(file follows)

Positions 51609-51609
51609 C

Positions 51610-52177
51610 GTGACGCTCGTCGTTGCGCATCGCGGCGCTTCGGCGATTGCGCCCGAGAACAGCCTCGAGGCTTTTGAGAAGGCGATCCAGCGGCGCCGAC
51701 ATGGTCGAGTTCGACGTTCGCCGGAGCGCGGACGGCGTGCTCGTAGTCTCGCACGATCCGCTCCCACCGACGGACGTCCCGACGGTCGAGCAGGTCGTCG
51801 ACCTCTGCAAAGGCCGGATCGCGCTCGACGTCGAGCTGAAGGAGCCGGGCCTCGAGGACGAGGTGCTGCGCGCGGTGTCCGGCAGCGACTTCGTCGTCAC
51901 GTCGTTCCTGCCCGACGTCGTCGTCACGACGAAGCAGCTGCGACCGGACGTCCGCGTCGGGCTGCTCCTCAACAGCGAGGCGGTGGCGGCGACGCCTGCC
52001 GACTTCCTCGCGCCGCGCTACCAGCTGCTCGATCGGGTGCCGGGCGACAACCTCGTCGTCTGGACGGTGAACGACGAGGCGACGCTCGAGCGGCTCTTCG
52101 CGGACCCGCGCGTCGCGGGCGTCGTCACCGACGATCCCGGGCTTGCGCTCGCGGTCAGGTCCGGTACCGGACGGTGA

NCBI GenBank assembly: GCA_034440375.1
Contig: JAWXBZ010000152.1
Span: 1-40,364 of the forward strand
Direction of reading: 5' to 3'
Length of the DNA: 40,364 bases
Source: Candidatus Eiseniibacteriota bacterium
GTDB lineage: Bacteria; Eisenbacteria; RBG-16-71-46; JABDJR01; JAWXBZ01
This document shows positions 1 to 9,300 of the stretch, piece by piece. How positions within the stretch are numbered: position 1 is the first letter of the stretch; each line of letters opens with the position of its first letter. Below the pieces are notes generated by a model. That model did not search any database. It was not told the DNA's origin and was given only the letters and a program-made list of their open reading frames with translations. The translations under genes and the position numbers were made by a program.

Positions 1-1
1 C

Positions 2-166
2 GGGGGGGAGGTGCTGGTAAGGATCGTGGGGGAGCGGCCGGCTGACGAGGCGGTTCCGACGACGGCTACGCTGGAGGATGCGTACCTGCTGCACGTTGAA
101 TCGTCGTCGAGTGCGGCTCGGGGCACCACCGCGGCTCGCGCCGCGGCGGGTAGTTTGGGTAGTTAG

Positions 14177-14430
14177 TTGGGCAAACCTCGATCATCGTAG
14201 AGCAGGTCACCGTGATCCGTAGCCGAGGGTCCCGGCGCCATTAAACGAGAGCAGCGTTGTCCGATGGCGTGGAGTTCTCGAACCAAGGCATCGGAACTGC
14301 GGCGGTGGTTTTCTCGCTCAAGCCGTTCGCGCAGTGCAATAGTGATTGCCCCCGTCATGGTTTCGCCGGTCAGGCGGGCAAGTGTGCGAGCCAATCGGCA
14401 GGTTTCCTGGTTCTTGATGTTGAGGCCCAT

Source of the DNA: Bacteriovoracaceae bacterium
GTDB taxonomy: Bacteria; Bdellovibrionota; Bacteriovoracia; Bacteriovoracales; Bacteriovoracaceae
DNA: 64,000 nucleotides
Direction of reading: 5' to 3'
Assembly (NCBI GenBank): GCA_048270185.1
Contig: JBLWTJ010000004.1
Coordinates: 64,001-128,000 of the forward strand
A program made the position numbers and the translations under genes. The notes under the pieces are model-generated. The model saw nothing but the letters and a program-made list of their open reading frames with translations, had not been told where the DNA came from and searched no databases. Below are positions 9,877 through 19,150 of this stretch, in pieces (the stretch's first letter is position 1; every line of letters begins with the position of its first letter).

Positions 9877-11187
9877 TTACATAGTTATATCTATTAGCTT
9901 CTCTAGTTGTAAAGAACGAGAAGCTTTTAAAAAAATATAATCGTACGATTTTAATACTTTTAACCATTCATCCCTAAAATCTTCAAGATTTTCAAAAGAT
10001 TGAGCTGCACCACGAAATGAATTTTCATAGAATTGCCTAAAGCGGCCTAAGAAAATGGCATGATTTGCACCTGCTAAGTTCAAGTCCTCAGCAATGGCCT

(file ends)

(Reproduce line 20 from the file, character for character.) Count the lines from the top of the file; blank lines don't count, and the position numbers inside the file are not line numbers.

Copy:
Positions 2-166